According to the Connecticut General Assembly`s Office of Legislative Research, the Political Consent Compact Clause Theory is the standard on which the Supreme Court bases its decisions on intergovernmental compacts. The crux of this argument is that the determination "whether the pact contains a political matter that affects the interests of the Alliance or the interests of the uns condensed sister states, in which case congressional approval is required," is the only basis on which the constitutionality of such agreements lies. The United States Steel Corp. v. Multistate Tax Commission in 1978 held that the number of states participating in an agreement "is irrelevant if it does not unduly strengthen state power to the detriment of federal supremacy, and the powers conferred on the administrative body must also be assessed with a view to such improvement."   Compacts` approaches to their management are different. Pacts that get congressional approval will become federal law. Covenants, as treaties between States, affect the rights and obligations of States parties (and their citizens); The U.S. Supreme Court has emphasized that the interests of non-partisan states could be a factor in deciding whether or not to approve Congress. A covenant usually contains provisions relating to its subject matter; the specific conditions relating to the subject matter of the Pact; in some cases, the establishment of an intergovernmental agency to manage the pact or any other management method; sources of funding; and other contractual terms, such as dispute settlement, enforcement, termination of the covenant or withdrawal of a member. Many examples of pacts and intergovernmental authorities set up to manage them are available online.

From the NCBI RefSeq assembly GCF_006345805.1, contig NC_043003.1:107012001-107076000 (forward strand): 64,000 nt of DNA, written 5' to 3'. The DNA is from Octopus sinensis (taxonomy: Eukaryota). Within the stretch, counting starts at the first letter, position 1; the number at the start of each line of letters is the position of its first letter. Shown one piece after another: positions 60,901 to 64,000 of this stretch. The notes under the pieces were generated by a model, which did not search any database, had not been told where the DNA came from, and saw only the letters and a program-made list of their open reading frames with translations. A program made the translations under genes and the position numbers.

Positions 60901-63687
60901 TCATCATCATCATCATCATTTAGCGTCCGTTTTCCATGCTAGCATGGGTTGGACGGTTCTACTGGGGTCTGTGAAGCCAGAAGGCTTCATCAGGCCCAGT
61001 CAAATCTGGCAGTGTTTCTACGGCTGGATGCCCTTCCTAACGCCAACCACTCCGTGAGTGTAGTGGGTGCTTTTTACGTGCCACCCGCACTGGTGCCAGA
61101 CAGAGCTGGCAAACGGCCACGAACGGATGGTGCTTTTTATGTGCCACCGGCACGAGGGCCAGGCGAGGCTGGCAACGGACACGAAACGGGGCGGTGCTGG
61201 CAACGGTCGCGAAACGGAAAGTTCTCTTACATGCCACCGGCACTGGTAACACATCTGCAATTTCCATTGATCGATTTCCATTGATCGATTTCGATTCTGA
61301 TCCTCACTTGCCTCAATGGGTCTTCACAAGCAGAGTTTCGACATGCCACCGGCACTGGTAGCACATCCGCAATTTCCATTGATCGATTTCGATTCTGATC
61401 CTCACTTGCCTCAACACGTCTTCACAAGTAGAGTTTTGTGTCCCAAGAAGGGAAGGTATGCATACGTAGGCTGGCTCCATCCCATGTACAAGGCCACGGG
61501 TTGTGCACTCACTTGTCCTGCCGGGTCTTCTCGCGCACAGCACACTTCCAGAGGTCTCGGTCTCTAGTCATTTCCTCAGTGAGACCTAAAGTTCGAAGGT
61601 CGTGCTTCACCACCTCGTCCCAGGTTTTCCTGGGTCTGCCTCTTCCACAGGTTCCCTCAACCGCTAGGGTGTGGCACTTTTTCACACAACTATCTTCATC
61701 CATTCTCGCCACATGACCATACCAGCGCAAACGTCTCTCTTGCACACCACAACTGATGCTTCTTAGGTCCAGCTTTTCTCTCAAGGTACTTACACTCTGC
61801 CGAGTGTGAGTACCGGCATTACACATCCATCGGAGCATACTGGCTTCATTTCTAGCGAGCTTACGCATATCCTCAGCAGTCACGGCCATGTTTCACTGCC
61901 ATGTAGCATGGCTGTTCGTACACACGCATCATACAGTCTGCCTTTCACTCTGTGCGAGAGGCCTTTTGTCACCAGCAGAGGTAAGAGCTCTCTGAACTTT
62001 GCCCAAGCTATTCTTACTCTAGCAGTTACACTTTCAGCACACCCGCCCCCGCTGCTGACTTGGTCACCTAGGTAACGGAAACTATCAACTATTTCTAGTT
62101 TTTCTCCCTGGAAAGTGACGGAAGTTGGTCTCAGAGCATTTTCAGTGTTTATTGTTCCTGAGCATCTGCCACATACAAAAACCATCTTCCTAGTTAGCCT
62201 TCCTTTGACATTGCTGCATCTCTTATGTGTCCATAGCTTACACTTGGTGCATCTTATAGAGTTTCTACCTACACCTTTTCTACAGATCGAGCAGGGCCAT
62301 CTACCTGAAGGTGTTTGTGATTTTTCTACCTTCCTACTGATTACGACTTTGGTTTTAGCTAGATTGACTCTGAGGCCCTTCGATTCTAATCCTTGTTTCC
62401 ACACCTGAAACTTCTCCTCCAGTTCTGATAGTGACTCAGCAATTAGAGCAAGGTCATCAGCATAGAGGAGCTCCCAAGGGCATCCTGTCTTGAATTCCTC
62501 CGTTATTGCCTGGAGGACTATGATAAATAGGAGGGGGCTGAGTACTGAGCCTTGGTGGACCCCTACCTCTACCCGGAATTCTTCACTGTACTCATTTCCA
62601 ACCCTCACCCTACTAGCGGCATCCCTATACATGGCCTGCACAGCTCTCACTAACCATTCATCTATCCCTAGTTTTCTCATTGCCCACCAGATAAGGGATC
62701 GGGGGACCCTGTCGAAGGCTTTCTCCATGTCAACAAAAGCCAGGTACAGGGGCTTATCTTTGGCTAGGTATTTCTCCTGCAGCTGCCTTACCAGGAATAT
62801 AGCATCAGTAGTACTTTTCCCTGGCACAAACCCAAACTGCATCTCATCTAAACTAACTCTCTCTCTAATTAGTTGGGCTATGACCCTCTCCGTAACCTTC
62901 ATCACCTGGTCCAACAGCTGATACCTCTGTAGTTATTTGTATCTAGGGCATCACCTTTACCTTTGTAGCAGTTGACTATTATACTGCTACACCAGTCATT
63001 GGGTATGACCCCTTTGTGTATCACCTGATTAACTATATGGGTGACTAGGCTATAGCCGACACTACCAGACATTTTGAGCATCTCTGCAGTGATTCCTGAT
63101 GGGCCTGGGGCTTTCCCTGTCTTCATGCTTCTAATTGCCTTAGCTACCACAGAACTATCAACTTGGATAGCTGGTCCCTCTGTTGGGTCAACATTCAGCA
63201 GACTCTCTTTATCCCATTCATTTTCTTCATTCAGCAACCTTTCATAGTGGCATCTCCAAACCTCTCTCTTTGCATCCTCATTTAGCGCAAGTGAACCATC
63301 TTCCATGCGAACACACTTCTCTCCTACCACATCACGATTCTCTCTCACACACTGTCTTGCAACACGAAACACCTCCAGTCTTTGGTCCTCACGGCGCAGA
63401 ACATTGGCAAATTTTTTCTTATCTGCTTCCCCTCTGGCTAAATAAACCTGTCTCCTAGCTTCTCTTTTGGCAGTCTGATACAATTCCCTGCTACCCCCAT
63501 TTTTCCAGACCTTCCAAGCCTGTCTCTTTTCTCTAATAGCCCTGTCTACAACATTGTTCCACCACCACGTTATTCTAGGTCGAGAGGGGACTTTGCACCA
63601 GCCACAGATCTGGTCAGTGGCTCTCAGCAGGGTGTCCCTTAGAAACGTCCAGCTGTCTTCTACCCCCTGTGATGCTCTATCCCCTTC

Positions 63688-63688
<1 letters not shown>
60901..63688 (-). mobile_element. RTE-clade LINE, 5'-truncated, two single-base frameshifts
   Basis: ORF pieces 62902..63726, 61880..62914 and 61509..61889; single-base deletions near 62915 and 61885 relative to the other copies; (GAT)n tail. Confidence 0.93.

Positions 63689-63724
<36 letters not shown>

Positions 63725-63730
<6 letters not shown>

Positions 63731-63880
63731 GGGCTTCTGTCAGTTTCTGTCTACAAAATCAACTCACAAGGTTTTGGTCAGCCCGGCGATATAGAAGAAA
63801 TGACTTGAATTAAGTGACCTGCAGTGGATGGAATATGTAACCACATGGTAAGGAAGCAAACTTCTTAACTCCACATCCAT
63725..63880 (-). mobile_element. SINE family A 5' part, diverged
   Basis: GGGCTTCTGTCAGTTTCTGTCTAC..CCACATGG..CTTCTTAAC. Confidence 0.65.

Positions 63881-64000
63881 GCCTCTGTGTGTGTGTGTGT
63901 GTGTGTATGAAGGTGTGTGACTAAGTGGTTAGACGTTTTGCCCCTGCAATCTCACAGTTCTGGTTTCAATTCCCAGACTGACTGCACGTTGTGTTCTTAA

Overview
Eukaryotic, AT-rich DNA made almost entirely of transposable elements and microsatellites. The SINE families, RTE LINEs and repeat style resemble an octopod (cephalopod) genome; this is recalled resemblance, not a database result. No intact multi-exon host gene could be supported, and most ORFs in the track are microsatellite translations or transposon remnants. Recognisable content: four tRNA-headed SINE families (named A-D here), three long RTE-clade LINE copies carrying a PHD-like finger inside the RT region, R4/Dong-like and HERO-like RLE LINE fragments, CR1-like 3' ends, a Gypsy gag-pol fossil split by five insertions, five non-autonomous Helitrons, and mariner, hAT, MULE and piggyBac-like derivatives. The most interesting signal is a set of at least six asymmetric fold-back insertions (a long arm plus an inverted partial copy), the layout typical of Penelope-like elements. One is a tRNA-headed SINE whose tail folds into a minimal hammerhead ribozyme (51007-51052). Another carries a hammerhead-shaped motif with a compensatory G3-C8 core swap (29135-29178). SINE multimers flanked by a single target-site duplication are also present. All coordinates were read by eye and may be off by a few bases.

As a treaty, an intergovernmental covenant primarily concerns the rights and obligations of States that have decided to become contracting parties and their respective citizens, since the covenant is adopted as law by their respective legislators. However, some covenants go so far as to look specifically at the impact (if any) of these covenants on States that are not contracting parties. A covenant may contain provisions to the end that the covenant does not affect other agreements concluded by the parties with States not parties.  A pact can also define how non-condensed states can participate in activities related to the pact.  For example, the Interstate Pest Control Compact (which is no longer in force) provided that the Compact`s board of directors or its executive committee could not spend funds from an insurance fund established by the Covenant in an uns condensed state, unless justified by the conditions in that state and the benefits to the Covenant parties – and could impose conditions for such expenses.  Under international law, a treaty is any legally binding agreement between states (countries). . . .